Delving into the history of federal computing can lead to intriguing side trips, such as the book collections of the Computer History Museum in Mountain View, Calif. The museum, with a site at, has scanned and entered some early surveys of systems available at the dawn of the modern computing era and other artifacts.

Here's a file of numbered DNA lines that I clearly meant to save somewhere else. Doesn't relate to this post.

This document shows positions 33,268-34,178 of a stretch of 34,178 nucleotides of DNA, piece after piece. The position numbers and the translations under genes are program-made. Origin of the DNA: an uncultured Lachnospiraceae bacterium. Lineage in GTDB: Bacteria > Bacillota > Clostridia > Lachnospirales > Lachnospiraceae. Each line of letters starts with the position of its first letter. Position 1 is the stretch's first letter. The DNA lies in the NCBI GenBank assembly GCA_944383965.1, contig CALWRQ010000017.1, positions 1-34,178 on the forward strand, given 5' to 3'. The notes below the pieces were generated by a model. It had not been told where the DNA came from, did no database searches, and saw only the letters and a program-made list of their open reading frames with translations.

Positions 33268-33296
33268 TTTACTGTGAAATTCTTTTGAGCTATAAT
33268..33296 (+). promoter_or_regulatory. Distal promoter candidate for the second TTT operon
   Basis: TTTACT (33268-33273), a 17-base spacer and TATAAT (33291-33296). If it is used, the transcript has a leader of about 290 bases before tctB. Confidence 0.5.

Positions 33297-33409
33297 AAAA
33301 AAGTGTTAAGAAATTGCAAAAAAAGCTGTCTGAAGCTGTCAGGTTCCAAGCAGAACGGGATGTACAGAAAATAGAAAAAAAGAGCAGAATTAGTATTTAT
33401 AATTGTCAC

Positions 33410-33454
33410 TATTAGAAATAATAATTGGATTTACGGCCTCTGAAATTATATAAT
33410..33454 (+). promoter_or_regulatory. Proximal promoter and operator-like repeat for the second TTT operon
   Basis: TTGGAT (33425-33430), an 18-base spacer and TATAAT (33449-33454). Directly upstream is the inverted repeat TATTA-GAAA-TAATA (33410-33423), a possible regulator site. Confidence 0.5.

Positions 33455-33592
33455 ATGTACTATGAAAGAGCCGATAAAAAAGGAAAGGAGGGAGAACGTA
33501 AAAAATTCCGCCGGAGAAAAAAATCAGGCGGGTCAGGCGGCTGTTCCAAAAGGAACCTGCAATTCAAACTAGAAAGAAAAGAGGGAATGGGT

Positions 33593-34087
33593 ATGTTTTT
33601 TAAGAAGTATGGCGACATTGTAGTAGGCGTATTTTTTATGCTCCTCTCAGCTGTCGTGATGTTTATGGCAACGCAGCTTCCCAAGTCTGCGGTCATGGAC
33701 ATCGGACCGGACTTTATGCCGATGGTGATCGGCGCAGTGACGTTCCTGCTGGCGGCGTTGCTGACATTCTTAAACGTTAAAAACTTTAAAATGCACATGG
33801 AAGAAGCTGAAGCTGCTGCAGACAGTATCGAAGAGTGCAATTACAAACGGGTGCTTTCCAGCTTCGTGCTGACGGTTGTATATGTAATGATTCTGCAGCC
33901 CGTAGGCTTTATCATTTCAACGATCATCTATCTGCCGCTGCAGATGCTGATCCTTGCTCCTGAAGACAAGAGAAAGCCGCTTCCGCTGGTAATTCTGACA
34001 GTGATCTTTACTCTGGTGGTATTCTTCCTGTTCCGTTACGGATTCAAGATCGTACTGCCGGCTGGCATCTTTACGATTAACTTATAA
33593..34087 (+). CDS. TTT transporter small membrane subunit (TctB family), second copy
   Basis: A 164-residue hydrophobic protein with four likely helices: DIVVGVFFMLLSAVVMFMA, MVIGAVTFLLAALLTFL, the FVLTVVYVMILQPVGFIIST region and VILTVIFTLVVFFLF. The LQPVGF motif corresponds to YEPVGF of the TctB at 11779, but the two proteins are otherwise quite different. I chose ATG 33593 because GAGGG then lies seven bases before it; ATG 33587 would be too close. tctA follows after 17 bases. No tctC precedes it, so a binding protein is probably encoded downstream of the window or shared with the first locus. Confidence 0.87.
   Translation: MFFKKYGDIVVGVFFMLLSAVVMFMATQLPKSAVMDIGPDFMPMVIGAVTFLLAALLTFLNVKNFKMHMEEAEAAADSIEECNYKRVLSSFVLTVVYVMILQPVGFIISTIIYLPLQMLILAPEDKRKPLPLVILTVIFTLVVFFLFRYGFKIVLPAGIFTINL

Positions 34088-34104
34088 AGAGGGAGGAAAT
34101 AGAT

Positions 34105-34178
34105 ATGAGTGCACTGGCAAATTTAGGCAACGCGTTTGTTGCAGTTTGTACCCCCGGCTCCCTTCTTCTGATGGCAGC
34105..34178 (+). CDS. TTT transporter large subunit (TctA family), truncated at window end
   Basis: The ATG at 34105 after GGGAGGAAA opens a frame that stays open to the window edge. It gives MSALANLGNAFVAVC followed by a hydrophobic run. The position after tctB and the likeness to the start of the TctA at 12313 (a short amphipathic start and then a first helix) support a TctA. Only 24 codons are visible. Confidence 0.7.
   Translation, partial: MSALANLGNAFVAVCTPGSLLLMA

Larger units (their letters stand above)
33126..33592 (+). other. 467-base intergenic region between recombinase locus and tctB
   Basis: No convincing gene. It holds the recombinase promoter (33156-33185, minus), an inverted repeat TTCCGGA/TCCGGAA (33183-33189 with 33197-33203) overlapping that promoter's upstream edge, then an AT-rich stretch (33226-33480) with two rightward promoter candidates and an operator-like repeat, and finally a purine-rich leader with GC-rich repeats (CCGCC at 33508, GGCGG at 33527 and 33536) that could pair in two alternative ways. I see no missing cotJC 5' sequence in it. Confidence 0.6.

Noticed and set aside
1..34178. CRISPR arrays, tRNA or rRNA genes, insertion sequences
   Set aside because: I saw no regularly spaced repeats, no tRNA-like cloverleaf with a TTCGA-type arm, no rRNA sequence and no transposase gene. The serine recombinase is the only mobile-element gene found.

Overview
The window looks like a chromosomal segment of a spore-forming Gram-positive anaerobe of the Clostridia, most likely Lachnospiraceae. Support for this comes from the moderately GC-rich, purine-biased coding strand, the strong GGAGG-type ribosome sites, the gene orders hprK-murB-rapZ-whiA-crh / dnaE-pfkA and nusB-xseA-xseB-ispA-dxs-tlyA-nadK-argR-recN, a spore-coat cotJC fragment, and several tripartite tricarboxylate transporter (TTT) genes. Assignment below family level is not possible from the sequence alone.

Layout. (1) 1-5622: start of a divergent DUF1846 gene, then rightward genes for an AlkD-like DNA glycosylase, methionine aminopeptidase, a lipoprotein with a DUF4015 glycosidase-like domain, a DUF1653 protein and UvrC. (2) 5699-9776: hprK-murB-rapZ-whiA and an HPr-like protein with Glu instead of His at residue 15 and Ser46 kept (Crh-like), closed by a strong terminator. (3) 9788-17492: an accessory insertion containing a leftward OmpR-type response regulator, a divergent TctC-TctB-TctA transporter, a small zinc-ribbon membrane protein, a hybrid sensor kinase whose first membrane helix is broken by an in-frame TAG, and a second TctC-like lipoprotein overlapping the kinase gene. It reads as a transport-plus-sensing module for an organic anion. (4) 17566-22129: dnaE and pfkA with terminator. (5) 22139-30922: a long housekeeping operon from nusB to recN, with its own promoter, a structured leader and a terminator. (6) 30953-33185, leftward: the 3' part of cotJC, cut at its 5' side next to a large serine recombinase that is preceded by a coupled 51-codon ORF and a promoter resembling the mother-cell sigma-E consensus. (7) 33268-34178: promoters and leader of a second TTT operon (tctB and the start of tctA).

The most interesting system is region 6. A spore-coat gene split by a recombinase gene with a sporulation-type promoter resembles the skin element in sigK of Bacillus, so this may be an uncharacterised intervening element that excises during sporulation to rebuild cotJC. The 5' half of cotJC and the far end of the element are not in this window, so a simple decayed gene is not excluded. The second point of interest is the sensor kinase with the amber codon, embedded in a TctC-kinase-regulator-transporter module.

One example is an image of Herman Hollerith's patent for his original tabulating machine, which laid the groundwork for Census Bureau statistical work. Another is a 1952 study by the Navy Mathematical Computing Advisory Panel on Commercially Available General Purpose Electronic Digital Computers of Moderate Price. It states, 'Within the past year ... a number of manufacturers have developed smaller, more compact (usually slower) automatic computers for sale at less than $100,000.'

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